Theoretical Insights into the mechanism of selective peptide bond hydrolysis catalyzed by [Pd(H2O)4]2+

Amit Kumar, Xiaoxia Zhu, Kathryn Walsh, Rajeev Prabhakar

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14 Scopus citations


In this study, mechanisms for the hydrolysis of the Gly-Pro bond in Gly-Pro-Met and Gly-Pro-His, the Gly-Sar bond in Gly-Sar-Met, and the Gly-Gly bond In the Gly-Gly-Met peptide catalyzed by [Pd(H2O) 4]2+ (I) have been investigated at the DFT level. In all cases, the optimized structure of the active bidentate complex, formed by the reaction of I with the substrate [Pd(H2O)2{(Gly)-(Pro)- (Met-ΚS, ΚN)}]1+ complex for the Gly-Pro-Met peptide, was found to exist In the trans conformation. This structure is In agreement with the experimentally measured TOCSY and ROESY 1H NMR spectra. After the formation of this complex, the following two mechanisms have been proposed experimentally: (1) external attack mechanism and (2) Internal delivery mechanism. The DFT calculations suggest that in the external attack mechanism the calculated barriers are prohibitively high (i.e., 50-70 kcal/mol) for the cleavage of all the peptide bonds, and therefore, this mechanism Is ruled out. However, In the internal delivery mechanism, the bidentate complex is first transformed from the trans to the cis conformation. Here, the overall barriers for the hydrolysis of the Gly-ProMet, Gly-Pro-His, Gly-Sar-Met, and Gly-Gly-Met peptide bonds are 38.3,41.4,39.8, and 39.2 kcal/mol, respectively. These barriers are In much better agreement with the experimentally measured rate constants at pH 2.0 and at 60 °C. The substitution of Pd(II) with Pt(II) was found to make a negligibly small difference (0.53 kcal/mol) on the barrier for the cleavage of the Gly-Pro-His bond. These calculations Indicate that after the creation of the active bidentate complex in the trans conformation the Internal delivery mechanism Is the most energetically feasible.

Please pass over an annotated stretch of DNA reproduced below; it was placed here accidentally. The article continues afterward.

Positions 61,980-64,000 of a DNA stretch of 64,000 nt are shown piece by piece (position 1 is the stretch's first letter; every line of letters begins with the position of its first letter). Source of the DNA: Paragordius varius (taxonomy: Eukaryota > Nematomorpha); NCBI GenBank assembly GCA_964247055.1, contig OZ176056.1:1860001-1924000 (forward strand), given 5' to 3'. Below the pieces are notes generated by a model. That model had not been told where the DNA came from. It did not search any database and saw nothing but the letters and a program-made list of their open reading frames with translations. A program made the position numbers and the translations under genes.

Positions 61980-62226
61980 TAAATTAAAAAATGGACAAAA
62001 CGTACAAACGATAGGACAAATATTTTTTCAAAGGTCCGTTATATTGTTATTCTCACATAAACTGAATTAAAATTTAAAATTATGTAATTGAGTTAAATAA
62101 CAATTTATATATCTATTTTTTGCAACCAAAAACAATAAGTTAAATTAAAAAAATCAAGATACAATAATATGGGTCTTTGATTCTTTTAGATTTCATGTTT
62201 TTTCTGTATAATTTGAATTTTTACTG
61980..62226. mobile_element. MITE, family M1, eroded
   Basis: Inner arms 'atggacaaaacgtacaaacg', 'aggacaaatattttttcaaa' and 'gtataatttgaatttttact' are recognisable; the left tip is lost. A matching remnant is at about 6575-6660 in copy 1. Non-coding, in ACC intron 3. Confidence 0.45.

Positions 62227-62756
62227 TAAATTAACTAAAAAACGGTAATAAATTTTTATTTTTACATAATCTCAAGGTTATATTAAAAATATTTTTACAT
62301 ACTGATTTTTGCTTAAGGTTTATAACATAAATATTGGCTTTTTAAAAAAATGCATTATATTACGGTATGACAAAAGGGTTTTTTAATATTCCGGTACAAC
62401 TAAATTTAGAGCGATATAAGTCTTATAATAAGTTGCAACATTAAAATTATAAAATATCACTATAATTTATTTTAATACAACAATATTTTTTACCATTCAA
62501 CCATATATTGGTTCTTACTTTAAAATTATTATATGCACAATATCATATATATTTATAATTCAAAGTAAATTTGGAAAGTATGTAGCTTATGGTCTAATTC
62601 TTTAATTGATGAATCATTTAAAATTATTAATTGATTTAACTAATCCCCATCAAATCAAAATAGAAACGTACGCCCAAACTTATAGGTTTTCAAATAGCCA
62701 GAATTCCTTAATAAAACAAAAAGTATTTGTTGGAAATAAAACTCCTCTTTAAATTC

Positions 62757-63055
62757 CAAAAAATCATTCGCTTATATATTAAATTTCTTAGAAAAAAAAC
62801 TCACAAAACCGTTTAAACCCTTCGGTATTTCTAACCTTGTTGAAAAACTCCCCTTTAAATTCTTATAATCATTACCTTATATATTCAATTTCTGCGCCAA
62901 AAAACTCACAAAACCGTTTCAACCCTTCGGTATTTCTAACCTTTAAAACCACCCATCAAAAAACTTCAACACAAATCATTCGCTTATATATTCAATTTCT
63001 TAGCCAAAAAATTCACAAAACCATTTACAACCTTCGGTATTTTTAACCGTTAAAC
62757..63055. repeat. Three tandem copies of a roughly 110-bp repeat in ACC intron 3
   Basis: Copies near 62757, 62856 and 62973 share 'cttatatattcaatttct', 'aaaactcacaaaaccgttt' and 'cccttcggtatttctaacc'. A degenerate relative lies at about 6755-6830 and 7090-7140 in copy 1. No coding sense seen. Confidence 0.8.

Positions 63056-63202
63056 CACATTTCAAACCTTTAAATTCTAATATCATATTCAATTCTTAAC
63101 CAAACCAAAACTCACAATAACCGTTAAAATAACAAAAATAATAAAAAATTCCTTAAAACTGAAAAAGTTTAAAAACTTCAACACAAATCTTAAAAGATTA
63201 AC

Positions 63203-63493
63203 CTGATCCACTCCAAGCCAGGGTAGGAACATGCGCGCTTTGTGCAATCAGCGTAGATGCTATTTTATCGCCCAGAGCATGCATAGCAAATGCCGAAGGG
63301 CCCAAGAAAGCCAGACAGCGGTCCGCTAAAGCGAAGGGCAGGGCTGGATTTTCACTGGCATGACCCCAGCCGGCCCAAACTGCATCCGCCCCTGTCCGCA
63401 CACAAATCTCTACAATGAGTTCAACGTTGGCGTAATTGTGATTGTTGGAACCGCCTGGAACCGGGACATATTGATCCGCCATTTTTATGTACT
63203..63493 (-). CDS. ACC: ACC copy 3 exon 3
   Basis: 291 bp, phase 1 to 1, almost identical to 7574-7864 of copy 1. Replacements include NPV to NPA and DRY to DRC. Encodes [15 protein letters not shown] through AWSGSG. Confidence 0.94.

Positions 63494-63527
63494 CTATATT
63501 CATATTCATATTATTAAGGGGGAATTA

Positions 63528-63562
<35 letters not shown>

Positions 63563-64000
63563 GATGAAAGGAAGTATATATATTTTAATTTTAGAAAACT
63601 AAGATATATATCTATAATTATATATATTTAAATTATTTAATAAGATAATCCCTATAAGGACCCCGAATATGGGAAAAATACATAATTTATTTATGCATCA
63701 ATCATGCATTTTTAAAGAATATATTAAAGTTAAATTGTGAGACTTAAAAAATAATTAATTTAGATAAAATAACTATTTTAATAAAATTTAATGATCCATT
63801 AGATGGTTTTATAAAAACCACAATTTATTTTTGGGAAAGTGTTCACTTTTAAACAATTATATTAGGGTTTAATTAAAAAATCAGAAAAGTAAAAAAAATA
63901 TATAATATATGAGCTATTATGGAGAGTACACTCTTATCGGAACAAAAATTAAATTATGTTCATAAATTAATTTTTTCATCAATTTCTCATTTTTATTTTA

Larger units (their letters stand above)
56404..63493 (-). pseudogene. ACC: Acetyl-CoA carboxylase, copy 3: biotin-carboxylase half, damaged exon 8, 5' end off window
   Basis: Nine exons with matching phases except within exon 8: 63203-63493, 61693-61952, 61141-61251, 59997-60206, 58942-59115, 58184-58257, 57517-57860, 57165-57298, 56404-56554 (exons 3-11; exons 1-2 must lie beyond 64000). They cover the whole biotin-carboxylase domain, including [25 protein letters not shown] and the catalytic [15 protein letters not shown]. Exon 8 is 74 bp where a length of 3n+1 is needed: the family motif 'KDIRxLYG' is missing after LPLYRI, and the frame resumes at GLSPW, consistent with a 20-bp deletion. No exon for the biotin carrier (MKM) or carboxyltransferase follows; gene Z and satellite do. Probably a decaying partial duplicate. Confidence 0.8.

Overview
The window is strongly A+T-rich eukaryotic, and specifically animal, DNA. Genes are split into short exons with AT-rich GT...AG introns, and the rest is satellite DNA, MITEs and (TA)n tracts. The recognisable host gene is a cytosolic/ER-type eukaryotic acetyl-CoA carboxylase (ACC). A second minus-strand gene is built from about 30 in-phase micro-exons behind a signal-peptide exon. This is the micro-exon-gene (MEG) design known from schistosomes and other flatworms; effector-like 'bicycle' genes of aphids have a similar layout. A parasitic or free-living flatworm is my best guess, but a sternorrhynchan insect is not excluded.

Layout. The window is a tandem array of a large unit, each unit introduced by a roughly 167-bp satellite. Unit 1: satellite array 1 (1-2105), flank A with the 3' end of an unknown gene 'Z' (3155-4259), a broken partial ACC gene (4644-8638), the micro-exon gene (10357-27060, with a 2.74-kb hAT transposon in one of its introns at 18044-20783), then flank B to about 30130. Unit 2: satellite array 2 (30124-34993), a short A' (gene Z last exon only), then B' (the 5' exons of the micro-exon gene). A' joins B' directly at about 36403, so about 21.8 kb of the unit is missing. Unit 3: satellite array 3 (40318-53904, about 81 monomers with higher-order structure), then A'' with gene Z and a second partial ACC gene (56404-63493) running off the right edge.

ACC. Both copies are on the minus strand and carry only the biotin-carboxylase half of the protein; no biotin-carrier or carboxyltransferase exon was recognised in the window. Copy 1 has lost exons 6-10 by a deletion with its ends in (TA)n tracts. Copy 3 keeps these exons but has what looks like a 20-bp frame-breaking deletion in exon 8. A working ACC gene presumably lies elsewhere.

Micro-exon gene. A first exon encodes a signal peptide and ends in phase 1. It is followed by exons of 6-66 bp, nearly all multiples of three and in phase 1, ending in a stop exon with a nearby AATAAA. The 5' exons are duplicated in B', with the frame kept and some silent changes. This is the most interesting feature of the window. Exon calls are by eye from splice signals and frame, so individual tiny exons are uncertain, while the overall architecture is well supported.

Original languageEnglish (US)
Pages (from-to)38-46
Number of pages9
JournalInorganic Chemistry
Issue number1
StatePublished - Jan 4 2010

ASJC Scopus subject areas

  • Physical and Theoretical Chemistry
  • Inorganic Chemistry


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